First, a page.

However, participating in a democracy is not limited to rights; it also involves duties. Some duties are formalized (in Norway, following laws and paying taxes are such duties. In some countries, like Belgium, participating in elections is also considered a civic duty, and not voting can be penalized with fines.) Other duties are informal. One can say that it involves democratic rules of the game. Using one's own rights should not limit the rights of others. This is where democracy as interaction and a way of life comes into play.

Freedom of speech is an example where the balance between rights and duties is highly relevant. When public commentators are harassed in social media or comment sections because of their gender, skin color, or cultural or religious background, many argue that this is covered by the sender's freedom of speech. However, when many who have been subjected to such harassment are scared away from participating in the debate, it becomes a serious democratic problem.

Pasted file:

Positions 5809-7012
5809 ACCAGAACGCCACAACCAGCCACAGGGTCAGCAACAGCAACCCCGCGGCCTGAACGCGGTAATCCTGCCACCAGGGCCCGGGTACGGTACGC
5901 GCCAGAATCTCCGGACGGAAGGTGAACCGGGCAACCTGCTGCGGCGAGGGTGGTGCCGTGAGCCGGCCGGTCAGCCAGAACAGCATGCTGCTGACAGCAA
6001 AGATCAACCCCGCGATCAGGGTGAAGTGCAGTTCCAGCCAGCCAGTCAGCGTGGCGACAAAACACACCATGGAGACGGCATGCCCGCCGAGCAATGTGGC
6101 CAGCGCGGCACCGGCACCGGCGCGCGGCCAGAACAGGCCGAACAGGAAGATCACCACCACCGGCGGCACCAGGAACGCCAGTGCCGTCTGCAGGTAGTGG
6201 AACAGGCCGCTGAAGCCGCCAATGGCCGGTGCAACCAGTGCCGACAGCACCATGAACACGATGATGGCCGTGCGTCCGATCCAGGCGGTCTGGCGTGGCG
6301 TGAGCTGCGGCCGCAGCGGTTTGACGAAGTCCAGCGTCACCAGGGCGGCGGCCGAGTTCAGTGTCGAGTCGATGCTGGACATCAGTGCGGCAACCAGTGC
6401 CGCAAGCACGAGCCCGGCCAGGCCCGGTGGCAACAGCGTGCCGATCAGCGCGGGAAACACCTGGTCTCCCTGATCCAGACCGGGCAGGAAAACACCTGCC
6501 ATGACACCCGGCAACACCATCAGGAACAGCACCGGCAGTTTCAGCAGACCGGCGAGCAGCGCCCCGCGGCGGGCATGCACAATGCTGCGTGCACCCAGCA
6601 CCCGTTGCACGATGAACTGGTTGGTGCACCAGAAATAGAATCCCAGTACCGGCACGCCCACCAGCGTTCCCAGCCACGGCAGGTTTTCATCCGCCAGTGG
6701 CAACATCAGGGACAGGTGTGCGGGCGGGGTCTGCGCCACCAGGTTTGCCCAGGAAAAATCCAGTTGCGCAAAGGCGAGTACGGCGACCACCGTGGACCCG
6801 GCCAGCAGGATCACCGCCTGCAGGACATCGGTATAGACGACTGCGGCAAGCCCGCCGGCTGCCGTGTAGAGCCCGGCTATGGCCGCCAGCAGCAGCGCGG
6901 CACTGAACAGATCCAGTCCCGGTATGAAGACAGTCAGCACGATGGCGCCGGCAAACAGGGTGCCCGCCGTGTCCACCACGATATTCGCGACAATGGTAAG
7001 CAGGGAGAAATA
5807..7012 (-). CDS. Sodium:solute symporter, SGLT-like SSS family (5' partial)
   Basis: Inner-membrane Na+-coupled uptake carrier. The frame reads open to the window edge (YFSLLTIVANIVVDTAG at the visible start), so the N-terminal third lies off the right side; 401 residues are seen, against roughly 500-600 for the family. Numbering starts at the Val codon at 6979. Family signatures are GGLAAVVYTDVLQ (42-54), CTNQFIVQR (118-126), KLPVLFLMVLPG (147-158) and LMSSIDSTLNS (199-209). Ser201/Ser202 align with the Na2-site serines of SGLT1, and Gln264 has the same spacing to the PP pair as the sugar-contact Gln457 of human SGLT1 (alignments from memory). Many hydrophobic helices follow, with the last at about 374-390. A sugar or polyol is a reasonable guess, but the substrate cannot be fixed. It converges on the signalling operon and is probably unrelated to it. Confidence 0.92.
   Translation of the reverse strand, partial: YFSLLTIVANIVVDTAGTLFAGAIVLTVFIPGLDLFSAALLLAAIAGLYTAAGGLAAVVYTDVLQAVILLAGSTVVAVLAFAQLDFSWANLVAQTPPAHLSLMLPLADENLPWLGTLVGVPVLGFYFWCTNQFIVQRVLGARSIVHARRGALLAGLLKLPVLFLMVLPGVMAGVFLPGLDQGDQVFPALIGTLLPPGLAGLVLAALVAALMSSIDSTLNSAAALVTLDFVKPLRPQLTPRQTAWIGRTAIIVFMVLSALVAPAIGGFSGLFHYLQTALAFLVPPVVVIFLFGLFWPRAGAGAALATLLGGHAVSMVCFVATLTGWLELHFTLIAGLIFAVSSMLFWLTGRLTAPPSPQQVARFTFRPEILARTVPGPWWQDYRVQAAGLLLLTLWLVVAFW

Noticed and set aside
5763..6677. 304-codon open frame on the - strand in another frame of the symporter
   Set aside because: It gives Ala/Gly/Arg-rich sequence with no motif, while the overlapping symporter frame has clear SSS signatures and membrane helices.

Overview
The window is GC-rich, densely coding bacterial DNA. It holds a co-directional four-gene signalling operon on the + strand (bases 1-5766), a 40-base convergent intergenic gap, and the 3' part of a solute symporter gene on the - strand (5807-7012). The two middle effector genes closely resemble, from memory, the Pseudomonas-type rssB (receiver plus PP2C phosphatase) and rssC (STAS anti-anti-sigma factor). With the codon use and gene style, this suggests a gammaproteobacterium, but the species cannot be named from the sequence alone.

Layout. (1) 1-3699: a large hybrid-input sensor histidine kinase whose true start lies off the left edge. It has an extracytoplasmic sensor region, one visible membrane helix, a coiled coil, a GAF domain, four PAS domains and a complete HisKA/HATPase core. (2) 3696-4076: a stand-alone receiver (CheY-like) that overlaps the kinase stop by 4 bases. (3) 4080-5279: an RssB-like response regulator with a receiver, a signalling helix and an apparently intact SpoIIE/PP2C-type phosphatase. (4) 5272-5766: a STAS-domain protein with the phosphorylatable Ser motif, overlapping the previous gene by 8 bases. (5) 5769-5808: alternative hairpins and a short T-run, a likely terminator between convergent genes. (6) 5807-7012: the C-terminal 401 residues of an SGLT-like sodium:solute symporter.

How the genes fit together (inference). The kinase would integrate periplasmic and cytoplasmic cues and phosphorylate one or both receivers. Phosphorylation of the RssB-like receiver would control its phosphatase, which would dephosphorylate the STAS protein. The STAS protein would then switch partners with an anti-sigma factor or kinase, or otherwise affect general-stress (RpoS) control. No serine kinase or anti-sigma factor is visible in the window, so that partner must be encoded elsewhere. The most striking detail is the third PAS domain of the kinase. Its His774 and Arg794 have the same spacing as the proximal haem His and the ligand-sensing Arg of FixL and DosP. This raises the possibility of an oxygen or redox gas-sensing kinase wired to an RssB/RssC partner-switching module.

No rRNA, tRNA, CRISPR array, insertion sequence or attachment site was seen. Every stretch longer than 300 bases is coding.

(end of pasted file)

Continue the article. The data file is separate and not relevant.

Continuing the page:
Some argue, therefore, that we should not only talk about freedom of speech but also about speech responsibility, to establish what Lysaker and Syse refer to as "civilizing norms" in democratic discourse.

Participatory democracy

"Students shall experience that they are listened to in everyday school life, that they have real influence, and that they can influence what concerns them. They shall gain experience with and practice various forms of democratic participation and involvement, both in the daily work of the subjects and through, for example, student councils and other advisory bodies." (Core Curriculum 1.6.)